Slave Coast of West Africa
The Slave Coast is a historical name formerly used for that part of coastal West Africa along the Bight of Benin that is located between the Volta River and the Lagos Lagoon. The name is derived from the region's history as a major source of African people taken into slavery during the Atlantic slave trade from the early 16th century to the late 19th century.
European sources began documenting the development of trade in this region and its integration into the trans-Atlantic slave trade around 1670. The slave trade became so extensive in the 18th and 19th centuries that an "Atlantic community" was formed. The slave trade was facilitated on the European end by the Portuguese, the Dutch, the French and the British. Slaves went to the New World, mostly to Brazil and the Caribbean. Ports that exported these enslaved people from Africa include Ouidah, Lagos, Aného (Little Popo), Grand-Popo, Agoué, Jakin, Porto-Novo, and Badagry. These ports traded in slaves who were supplied from African communities, tribes and kingdoms, including the Alladah and Ouidah, which were later taken over by the Dahomey kingdom.
Researchers estimate that between two and three million people were stolen out of this region and traded for goods like alcohol and tobacco from the Americas and textiles from Europe. Current estimates are that about 12 million African people were shipped across the Atlantic from West Africa, although the number purchased by traders was considerably higher.
The coast was also called "the White man's grave" due to the mass amount of death from illnesses such as yellow fever, malaria, heat exhaustion, and many gastro-entero sicknesses. In 1841, 80% of British sailors on expeditions up the Niger River were infected with fevers. Between 1844 and 1854, 20 of the 74 French missionaries in Senegal died from local illnesses and 19 more died shortly after arriving back to France.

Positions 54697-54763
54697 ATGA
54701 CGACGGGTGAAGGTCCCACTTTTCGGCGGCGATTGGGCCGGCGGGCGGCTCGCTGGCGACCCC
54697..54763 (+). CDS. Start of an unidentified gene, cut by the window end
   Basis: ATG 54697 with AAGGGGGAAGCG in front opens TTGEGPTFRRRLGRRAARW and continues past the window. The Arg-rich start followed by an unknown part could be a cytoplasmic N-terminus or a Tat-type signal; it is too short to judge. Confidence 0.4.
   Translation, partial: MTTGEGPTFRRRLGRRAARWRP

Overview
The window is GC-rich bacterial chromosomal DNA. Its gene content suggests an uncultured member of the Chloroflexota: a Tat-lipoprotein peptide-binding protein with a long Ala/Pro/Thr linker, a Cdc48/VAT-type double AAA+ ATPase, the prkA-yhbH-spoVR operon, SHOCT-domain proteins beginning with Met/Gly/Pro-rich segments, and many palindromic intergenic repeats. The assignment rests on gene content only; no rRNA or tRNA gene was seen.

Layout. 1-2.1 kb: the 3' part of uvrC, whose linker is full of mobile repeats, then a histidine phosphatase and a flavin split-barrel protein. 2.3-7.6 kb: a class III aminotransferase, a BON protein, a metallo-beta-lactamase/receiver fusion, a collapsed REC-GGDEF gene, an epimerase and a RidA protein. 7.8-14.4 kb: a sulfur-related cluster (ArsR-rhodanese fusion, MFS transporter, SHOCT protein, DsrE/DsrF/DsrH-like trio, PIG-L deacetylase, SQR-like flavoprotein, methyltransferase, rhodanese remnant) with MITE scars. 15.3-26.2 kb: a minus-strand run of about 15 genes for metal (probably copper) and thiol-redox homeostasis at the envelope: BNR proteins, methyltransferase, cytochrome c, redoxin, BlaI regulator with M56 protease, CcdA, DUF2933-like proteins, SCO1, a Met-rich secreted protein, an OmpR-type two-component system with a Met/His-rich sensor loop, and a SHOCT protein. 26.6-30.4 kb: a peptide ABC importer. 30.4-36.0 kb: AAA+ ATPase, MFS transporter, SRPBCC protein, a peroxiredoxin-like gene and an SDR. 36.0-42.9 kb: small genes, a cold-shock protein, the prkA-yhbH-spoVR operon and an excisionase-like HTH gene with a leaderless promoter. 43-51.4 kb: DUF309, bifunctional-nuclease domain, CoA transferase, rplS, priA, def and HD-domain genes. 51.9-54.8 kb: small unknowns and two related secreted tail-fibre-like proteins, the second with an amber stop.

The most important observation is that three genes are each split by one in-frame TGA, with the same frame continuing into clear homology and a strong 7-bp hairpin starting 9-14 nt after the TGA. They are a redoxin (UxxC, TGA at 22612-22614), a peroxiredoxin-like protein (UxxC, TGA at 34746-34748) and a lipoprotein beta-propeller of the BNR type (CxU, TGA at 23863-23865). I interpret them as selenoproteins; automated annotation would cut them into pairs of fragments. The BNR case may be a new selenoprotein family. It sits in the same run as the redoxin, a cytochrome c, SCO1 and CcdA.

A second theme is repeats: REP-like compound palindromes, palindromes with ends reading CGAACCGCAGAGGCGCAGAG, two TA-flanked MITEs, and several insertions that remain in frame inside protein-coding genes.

Intermarriage has been documented in ports like Ouidah where Europeans were permanently stationed. Communication was quite extensive between all three areas of trade, to the point where even individual enslaved people could be tracked.
This complex exchange fostered political and cultural as well as commercial connections between these three regions. Religions, architectural styles, languages, knowledge, and other new goods were mingled at this time. In addition to the enslaved people, free men used the exchange routes to travel to new places, and both slaves and free travellers aided in blending European and African cultures.
After the institution of slavery was abolished by European countries, the slave trade continued for a time with independent traders instead of government agents.
The trans-Atlantic slave trade resulted in a vast and as yet unknown loss of life for African captives both in and outside the Americas. Over a million people are thought to have died during their transport to the New World. More died soon after their arrival. The number of lives lost in the procurement of slaves remains a mystery, but may equal or exceed the number of people who survived to be enslaved.
The savage nature of the trade led to the destruction of individuals and cultures. Historian Ana Lucia Araujo has noted that the process of enslavement did not end with arrival on Western Hemisphere shores; the different paths taken by the individuals and groups who were victims of the trans-Atlantic slave trade were influenced by different factors—including the disembarking region, the ability to be sold on the market, the kind of work performed, gender, age, religion, and language.
Patrick Manning estimates that about 12 million enslaved people were victims of the Atlantic trade between the 16th and 19th century, but about 1.5 million people died on board ships. About 10.5 million slaves arrived in the Americas. Besides the enslaved people who died on the Middle Passage, more African people likely died during the slave raids in Africa and forced marches to ports. Manning estimates that 4 million people died inside Africa after capture, and many more died young. Manning's estimate covers the 12 million people who were originally destined for the Atlantic, as well as the 6 million people destined for Asian slave markets and the 8 million people destined for African markets. Of the slaves shipped to The Americas, the largest share went to Brazil and the Caribbean.
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